2021 Atlanta Classic: Day 2 Finals Live Recap


Saturday Finals Heat Sheet

Saturday Finals Live Stream

Night two of the 2021 Atlanta Classic will feature the finals of the women’s and men’s 200 fly, 50 free, 100 back, 200 breast, and the 400 free. UGA’s Dakota Luther leads the women’s 200 fly event while Cal’s Trenton Julian and DART’s Luca Urlando swam 0.07s within each other this morning to land the middle lanes on the men’s side. After tying for the 100 fly title yesterday, Nashville’s Gretchen Walsh and Athens’ Natalie Hinds tied again this morning for the top two seeds in the women’s 50 free while Brazil’s Bruno Fratus enters the men’s 50 free with a two-tenths prelims advantage over WR holder Caeleb Dressel.

Flipping over to the women’s 100 back, NCAA star Rhyan White will race Olympian Olivia Smoliga while Cal’s Daniel Carr led prelims over WR holder Ryan Murphy in the men’s 100 back. Then, Kentucky’s Gillian Davey and Olympian Kevin Cordes will headline the 200 breast finals while 16-year-old Hayden Miller and Florida’s Kieran Smith will close the meet out in the 400 free events.

The session will first start off with a three-way swim-off for the 10th spot in the women’s 50 free championship final following a top-10 scratch. Swimming for the A-final spot will be Alyssa Marsh, Morgan Scott, and Maddy Banic, all swimming 25.98 this morning.

Update: Scott won the swim-off at 25.65 and is headed to the A-final. Marsh (25.72) and Banic (25.96) will contest in the B-final.


  • Meet Record: 2:08.61, Hali Flickinger (ABSC), 2016
  • Wave II Cut: 2:12.56
  • Wave I Cut: 2:14.59

Top 3:

  1. Dakota Luther (Athens Bulldog), 2:09.33
  2. Izzy Gati (Kentucky), 2:10.94
  3. Amanda Ray (Unattached), 2:11.87

Storming to the win in the women’s 200 fly with a sub-2:10 effort was Athens Bulldog Dakota Luther, touching in at 2:09.33. Luther now moves up to No. 7 in the 2020-2021 US rankings. Finishing in second place was Kentucky’s Izzy Gati at 2:10.94 while Florida’s Amanda Ray hit 2:11.87 for third place.

Bluefish 18-year-old Summer Smith placed fourth at 2:11.97, smashing her personal best of 2:13.08 and the Wave II cut of 2:12.56. Smith’s swim just snuck in at No. 88 all-time in the 17-18 age group rankings.


  • Meet Record: 1:56.29, Caeleb Dressel (GSC), 2019
  • Wave II Cut: 1:59.63
  • Wave I Cut: 2:01.19

Top 3:

  1. Trenton Julian (Unattached), 1:55.77 *Meet Record
  2. Chase Kalisz (Athens Bulldog), 1:56.90
  3. Jay Litherland (Dynamo), 1:58.10

Out like a lightning bolt was Cal’s Trenton Julian, splitting 54.64 at the halfway point. Julian never slowed down, touching the wall with a season best of 1:55.77. Julian now ranks No. 1 in the US and cracked the top 15 times in the world this season. Placing second in Atlanta was Chase Kalisz at 1:56.90, which moves up to No. 2 in the US rankings.

Julian also took down Dressel’s 2019 meet record of 1:56.29.

Dynamo’s Jay Litherland caught a fading Luca Urlando by 0.06s for third place, 1:58.10 to 1:58.16. Litherland’s time now moves up to No. 8 in the country while Urlando now ranks 9th behind Litherland.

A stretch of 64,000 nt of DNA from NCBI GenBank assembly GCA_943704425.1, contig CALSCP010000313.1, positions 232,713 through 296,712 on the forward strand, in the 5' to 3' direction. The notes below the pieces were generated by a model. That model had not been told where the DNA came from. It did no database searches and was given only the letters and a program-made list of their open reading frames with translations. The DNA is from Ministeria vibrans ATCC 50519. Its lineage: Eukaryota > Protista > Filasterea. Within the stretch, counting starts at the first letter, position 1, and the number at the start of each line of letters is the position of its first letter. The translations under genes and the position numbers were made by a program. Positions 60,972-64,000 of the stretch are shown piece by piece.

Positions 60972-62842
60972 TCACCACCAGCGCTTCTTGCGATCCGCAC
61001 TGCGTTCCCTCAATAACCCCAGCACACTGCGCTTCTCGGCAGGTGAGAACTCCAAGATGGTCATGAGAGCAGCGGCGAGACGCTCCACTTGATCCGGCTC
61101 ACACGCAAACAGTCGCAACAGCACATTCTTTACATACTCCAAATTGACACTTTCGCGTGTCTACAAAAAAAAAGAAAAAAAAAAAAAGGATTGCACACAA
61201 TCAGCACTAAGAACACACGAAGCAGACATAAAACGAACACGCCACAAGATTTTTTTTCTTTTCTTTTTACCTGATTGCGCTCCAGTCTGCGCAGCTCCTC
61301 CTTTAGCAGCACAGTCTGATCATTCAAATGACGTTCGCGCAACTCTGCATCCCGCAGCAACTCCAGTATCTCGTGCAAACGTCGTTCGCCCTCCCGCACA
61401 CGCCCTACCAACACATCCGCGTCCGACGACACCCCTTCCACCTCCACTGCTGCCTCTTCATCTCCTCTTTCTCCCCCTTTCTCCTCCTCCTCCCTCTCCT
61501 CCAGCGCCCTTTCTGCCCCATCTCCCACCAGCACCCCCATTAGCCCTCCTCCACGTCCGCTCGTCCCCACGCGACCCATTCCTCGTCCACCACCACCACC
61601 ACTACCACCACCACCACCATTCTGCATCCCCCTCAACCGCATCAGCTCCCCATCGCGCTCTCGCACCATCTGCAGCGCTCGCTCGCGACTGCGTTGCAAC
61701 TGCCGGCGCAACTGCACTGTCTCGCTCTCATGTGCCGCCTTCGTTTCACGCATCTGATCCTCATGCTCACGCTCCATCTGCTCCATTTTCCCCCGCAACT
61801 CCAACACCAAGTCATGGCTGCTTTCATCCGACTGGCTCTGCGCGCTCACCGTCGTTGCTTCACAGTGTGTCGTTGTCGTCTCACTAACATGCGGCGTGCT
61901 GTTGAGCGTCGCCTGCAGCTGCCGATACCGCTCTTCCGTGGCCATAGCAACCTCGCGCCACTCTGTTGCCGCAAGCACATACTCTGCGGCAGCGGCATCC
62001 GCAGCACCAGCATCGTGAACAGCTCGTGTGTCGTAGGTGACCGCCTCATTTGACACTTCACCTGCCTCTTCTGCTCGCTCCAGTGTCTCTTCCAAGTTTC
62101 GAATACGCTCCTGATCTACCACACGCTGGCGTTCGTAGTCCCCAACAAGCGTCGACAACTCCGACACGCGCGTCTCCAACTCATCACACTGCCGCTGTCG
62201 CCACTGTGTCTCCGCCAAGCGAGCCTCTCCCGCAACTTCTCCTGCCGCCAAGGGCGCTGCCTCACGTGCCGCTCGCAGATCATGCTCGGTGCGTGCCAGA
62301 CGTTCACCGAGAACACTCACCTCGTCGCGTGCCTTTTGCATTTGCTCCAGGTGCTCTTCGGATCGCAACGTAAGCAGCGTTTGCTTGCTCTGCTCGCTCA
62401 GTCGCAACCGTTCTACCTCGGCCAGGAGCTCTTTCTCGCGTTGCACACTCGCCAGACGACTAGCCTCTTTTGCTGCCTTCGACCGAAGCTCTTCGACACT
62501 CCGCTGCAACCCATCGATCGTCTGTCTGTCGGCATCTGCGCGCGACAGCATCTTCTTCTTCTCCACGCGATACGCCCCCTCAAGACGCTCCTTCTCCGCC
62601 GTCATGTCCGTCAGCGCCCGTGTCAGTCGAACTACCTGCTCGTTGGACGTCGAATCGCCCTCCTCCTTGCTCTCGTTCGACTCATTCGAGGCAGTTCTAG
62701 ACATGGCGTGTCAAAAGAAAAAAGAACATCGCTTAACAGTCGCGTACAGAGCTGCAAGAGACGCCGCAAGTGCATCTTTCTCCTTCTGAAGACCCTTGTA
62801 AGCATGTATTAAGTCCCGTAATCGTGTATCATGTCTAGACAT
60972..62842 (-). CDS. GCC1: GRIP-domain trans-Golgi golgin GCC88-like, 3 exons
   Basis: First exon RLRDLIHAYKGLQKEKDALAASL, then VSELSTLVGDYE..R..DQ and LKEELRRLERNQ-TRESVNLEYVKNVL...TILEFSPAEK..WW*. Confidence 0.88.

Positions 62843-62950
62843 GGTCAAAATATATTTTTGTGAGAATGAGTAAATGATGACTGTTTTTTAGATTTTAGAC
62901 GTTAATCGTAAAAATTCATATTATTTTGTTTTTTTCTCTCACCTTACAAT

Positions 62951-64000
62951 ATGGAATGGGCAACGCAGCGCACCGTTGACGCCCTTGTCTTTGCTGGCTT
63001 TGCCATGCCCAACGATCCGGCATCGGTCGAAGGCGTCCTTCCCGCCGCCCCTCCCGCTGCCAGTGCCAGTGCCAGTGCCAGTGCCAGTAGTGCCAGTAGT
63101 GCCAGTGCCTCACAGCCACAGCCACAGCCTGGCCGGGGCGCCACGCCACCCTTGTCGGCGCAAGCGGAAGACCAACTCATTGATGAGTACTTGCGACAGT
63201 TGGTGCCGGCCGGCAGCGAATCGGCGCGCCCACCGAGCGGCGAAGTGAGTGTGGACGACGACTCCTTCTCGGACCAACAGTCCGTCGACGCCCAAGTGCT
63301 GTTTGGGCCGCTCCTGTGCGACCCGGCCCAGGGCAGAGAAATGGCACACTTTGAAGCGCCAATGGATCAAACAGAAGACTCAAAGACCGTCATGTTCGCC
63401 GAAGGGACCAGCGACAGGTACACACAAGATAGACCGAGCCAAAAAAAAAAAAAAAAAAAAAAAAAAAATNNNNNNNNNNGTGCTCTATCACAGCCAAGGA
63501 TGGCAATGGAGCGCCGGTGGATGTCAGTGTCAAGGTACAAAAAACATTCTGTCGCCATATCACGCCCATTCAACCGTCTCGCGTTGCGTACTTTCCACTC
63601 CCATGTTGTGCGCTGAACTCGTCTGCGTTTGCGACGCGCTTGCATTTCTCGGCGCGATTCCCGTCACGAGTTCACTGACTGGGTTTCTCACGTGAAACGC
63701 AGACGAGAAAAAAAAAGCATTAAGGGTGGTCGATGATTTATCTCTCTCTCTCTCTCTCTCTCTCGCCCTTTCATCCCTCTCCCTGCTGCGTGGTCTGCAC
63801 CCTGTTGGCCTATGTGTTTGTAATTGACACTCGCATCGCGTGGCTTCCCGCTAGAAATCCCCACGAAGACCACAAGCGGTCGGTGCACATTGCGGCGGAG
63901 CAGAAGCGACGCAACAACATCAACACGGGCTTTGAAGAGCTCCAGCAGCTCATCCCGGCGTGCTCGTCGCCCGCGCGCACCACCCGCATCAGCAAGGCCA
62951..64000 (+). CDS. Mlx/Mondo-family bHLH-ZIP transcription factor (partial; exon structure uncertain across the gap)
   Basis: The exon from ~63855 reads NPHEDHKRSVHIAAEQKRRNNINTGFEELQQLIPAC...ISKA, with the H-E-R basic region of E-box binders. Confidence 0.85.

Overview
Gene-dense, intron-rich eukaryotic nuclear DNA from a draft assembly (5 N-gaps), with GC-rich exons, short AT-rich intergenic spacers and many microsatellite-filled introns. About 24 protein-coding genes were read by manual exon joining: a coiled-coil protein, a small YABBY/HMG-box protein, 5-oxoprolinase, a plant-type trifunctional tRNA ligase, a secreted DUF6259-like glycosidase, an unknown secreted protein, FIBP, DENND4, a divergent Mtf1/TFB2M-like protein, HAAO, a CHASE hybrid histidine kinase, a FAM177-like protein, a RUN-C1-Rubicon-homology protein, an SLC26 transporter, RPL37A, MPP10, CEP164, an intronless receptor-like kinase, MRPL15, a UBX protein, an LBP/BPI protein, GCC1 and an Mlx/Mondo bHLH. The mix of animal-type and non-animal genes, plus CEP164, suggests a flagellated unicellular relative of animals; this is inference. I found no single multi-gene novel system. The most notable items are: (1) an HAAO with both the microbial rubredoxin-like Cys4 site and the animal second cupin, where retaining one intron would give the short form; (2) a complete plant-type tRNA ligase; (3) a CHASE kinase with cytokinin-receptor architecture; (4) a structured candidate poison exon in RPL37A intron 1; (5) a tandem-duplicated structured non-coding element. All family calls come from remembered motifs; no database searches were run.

• Meet Record: 25.21, Simone Manuel (ALTO), 2016
  • Wave II Cut: 25.65
  • Wave I Cut: 25.99

Top 3:

  1. Gretchen Walsh (Nashville), 25.30
  2. Natalie Hinds (Athens)/Julie Meynen (Unattached), 25.37
  3. (tie)

It was another tight women’s sprint final as teen sensation Gretchen Walsh was holding off Luxembourg’s Julie Meynen and Athens’ Natalie Hinds. Yet it was Walsh who took the win at 25.30, touching out Hinds’ and Meyen’s tied swims of 25.37 by 0.07s.

All hitting the Wave II cut were USC’s Anika Apostalon (25.44), Alabama’s Morgan Scott (25.56), UGA’s Maxine Parker (25.57), and 18-year-old Lindsay Flynn (25.61).

Winning the B-final was Olivia Smoliga, touching in at 25.55.


  • Meet Record: 21.73, Michael Andrew (RPC), 2018
  • Wave II Cut: 22.71
  • Wave I Cut: 23.19

Top 3:

  1. Caeleb Dressel (Gator), 21.82
  2. Bruno Fratus (Coral Springs), 21.98
  3. Quintin McCarty (Pines Peak), 22.51

Blasting off the start to the early lead was Caeleb Dressel, staying ahead of prelims leader Bruno Fratus. As Fratus accelerated into the finish, it was Dressel who took the win at 21.82. Fratus settled for second at 21.98. Meanwhile, 17-year-old Quintin McCarty held off Cal’s Ryan Hoffer by one one-hundredth for third, 22.51 to 22.52. NOVA’s Cristian Quintero took fifth at 22.58 while Alabama’s Matt King matched the Wave II cut at 22.71.

Dressel’s time shaves just 0.01s off his season best of 21.83 from PSS Mission Viejo, only behind Ryan Held‘s 21.62. Meanwhile, McCarty’s new lifetime best now moves him up to No. 15 all-time in 17-18 age group history.


  • Meet Record: 1:00.13, Olivia Smoliga (ABSC), 2016
  • Wave II Cut: 1:01.49
  • Wave I Cut: 1:02.69

Top 3:

  1. Olivia Smoliga (Athens Bulldog), 58.31 *Meet Record
  2. Rhyan White (Alabama), 58.43
  3. Ellie Waldrep (BAY), 1:01.04

At the 50-meter mark, Rhyan White turned at 28.21, two-tenths ahead of Olivia Smoliga‘s 28.47 split. The two traded the narrow lead on the last 50, touching in with a photo-finish. Peering at the scoreboard, Smoliga touched out White by 0.12s, 58.31 to 58.43.

Finishing in third place was 18-year-old Ellie Waldrep at 1:01.04, holding off Kentucky’s Caitlin Brooks (1:01.13) and Aggie Lisa Bratton (1:01.14).

Smoliga and White now boost to the top two times in the US this season and No. 3 and No. 4 in the season world rankings.

2020-2021 LCM Women 100 Back

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  • Meet Record: 53.08, Ryan Murphy (CAL), 2016
  • Wave II Cut: 55.51
  • Wave I Cut: 56.59

Top 3:

  1. Ryan Murphy (Cal Aquatics), 52.95 *Meet Record
  2. Daniel Carr (Unattached), 53.65
  3. Bryce Mefford (Unattached), 54.63

Breaking his own 2016 meet record and dropping 2.27s from prelims was Ryan Murphy, registering a time of 52.95. Cal teammates Daniel Carr (53.65) and Bryce Mefford (54.63) touched in just ahead of 18-year-old Jack Aikins (55.02) and Cal newcomer Destin Lasco (55.21).

Canadian Javier Acevedo took sixth at 55.62 while Florida’s Clark Beach (55.77) and 16-year-old Caleb Maldari (55.84) rounded out a tight top eight.

Maldari’s swim tonight moves him to No. 18 all-time in 15-16 age group history.


  • Meet Record: 2:26.16, Micah Sumrall (GAME), 2018
  • Wave II Cut: 2:30.49
  • Wave I Cut: 2:33.29

Top 3:

  1. Meghan Small (Tennessee), 2:28.66
  2. Brynn Curtis (Unattached), 2:28.77
  3. Gillian Davey (Kentucky), 2:29.03